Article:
Bus drivers may dig in for a long fight
Some unionists among New World First Bus drivers are considering a prolonged battle with their employer - a tactic their pan-democratic parent union used in 2007 that helped it achieve its demands and gain ground against a rival union.
The New World First Bus Company Staff Union, an affiliate of the Confederation of Trade Unions, said it would continue its strike today despite poor participation yesterday. The CTU's Citybus Employees Union will continue its work-to-rule. The CTU's Kowloon Motor Bus Staff Union, meanwhile, will also continue its action, in which drivers stay an extra 10 seconds at each bus stop.
The First Bus staff union's chairman, Chung Chung-fai, said drivers would review the situation tonight to see whether the action should continue until the company meets their demand for a 2.2 per cent pay rise - instead of the 1.8 per cent accepted by the CTU's rival, the bigger and more powerful Federation of Trade Unions.
The difference in pay is about HK$40 a month on average, but CTU unionists say that much more is at stake. It is a chance for the smaller union to win over FTU members and employers' recognition, which could in turn boost its status and bargaining power.
Only 77 New World First Bus drivers took part in the strike yesterday, well below the union's estimate of 600.
New World First Bus and the Transport Department urged unionists to be calm and said that contingency measures similar to those in place yesterday - including extra trains and free coach services - would be put into action to ensure commuters get to work.
Despite fears of commuter chaos, the joint action by the three bus driver unions caused little disruption yesterday. Officials said transport conditions were similar to any other work day and that even areas not served by the MTR, such as Southern District, experienced very few problems. At worst, trips were delayed by about 10 minutes.
The eighth round of talks between New World First Bus, Citybus and unionists remained deadlocked yesterday despite a slight concession by companies' management - an offer of a HK$1,800 discretionary bonus to contract staff every year as long as the companies made profits.
But Chung, of the New World First Bus Company Staff Union, said management refused to budge on the 1.8 per cent pay rise.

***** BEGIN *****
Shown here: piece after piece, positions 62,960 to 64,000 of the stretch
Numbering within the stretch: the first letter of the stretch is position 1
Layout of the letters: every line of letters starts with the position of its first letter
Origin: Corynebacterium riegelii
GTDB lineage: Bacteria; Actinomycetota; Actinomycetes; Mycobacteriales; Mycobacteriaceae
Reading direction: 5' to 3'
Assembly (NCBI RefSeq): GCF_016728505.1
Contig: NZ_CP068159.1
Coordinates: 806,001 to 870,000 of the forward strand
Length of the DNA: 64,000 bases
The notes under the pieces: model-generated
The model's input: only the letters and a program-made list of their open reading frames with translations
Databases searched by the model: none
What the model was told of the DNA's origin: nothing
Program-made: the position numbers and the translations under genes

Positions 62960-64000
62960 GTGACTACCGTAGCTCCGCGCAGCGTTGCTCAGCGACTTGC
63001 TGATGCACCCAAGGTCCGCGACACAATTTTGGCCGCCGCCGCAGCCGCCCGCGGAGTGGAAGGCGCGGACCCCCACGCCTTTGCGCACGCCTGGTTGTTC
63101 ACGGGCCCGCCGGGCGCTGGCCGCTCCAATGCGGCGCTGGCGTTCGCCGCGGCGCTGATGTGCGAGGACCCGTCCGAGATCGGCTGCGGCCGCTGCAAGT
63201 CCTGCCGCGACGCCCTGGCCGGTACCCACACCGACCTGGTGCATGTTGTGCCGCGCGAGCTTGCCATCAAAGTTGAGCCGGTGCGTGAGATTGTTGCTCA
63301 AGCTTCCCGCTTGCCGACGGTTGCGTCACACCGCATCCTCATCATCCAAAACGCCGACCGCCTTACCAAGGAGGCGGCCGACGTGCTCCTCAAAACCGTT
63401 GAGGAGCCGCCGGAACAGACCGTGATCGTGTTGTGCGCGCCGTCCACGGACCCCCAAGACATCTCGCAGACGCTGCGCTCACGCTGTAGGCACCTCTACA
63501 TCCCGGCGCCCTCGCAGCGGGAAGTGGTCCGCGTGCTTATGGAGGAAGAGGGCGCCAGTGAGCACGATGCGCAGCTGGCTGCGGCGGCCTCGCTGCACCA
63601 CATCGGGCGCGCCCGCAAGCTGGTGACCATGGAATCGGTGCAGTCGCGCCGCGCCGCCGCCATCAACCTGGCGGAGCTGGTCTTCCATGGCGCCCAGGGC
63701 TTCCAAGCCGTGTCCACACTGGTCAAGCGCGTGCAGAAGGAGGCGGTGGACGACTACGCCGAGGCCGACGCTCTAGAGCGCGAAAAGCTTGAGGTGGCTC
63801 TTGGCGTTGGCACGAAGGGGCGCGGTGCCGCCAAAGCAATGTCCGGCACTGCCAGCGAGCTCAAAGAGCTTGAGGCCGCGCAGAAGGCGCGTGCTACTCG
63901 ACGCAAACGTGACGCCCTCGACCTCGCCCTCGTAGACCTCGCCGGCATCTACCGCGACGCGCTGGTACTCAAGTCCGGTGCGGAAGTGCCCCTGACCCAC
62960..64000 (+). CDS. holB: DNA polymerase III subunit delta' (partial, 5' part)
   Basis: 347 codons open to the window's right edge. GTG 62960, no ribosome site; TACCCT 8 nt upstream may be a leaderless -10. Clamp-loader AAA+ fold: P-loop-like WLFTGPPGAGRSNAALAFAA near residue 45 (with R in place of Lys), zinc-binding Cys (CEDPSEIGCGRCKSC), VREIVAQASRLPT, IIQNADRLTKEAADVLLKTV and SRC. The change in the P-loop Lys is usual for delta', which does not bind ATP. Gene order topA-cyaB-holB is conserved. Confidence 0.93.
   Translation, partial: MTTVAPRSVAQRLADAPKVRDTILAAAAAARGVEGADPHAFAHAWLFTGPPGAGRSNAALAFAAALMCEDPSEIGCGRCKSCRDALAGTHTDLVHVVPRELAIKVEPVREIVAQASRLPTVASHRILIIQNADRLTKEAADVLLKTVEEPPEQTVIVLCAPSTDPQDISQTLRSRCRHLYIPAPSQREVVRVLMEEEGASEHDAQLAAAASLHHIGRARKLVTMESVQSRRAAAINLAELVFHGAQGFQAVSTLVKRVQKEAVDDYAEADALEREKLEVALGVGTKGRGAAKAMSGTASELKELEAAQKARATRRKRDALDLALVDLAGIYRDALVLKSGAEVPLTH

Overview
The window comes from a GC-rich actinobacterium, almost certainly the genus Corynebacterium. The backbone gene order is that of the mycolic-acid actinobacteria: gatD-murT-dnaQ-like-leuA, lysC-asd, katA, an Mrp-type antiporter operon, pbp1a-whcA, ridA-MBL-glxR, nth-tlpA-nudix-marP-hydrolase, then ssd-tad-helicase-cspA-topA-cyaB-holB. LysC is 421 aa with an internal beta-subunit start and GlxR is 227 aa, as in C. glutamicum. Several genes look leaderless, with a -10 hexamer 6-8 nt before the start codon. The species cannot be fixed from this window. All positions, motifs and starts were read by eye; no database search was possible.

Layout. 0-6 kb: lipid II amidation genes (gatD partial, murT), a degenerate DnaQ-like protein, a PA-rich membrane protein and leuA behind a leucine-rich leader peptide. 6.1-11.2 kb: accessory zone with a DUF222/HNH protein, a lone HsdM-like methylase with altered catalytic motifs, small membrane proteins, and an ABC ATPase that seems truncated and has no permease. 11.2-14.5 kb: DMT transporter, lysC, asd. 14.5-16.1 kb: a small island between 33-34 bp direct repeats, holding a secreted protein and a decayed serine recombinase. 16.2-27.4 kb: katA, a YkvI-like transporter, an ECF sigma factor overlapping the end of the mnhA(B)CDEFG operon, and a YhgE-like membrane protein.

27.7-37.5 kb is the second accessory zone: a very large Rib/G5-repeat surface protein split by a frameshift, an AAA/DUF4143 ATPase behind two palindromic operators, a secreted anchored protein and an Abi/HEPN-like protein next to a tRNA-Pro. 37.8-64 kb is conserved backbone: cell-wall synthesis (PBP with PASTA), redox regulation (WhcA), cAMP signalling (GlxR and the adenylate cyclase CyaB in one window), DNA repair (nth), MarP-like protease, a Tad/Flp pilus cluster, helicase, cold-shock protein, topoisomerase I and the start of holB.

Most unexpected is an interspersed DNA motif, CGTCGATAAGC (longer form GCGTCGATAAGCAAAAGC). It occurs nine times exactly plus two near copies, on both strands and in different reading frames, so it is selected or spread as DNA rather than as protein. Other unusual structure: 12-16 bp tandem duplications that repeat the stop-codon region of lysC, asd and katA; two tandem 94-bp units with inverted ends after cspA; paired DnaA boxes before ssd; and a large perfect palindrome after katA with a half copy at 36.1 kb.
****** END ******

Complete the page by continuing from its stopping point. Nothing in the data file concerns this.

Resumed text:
'They showed little sincerity,' he said, admitting the argument was about more than just money.
The FTU, which has traditionally been pro-government, is stronger than the CTU in terms of membership, resources and its relationship with employers. As a result, the major bus companies, Kowloon Motor Bus, New World First Bus and Citybus, negotiate pay rises with the FTU. CTU-affiliated unions are often forced to accept deals reached between employers and the bigger union.
In the case of KMB, CTU representatives did not even get to talk to company management despite some 90 hours of protests.
Legislator Lee Cheuk-yan, a founding member of the CTU, said the situation could change if the timing was right. 'These conflicts, repeated year after year, are of course tedious and exhaustive. But in time, the staff will see which group really fights for their interests and when the time comes, we could clear the pockets of the FTU,' he said. The term 'clearing the pockets' means winning over FTU members.
The CTU's hardline approach paid off in the 2007 bar benders' strike, which dragged on for more than a month, bringing most construction activity in the city to a halt. Up to a third of bar benders who were originally with a pro-government union crossed over to the CTU, forcing employers to accept a pay rise of up to 7.5 per cent and cut daily working hours from nine to eight.
'[Management]'s refusal to talk will only push us to the edge, unless we gain the critical mass - an overwhelming representation of the staff - the management won't listen to you,' Lee said.
Mok Kam-sun, a veteran New World First Bus driver, ignored the FTU's warning not to join the strike yesterday although he has been a member since 1968.
'The FTU has softened a lot these days. When the company said it could not afford an increase of more than 1.8 per cent, they accepted it as the limit. I don't buy it. Now someone is willing to fight for me. of course I will support them.'
There is a price to pay, however: Mok will lose HK$700 for every day he stays away from work.
Most of the 4,000 drivers from First Bus and Citybus said they could not be bothered.
Yu Pak-keung, a Citybus driver for 10 years who did not take part in the work-to-rule protest, said: 'We are just talking about HK$1 a day. I think the pay rise now is acceptable.'
On the road
Unionists expected about 600 bus drivers to take part in yesterday's industrial action
However, the actual number of drivers who went on strike was: 77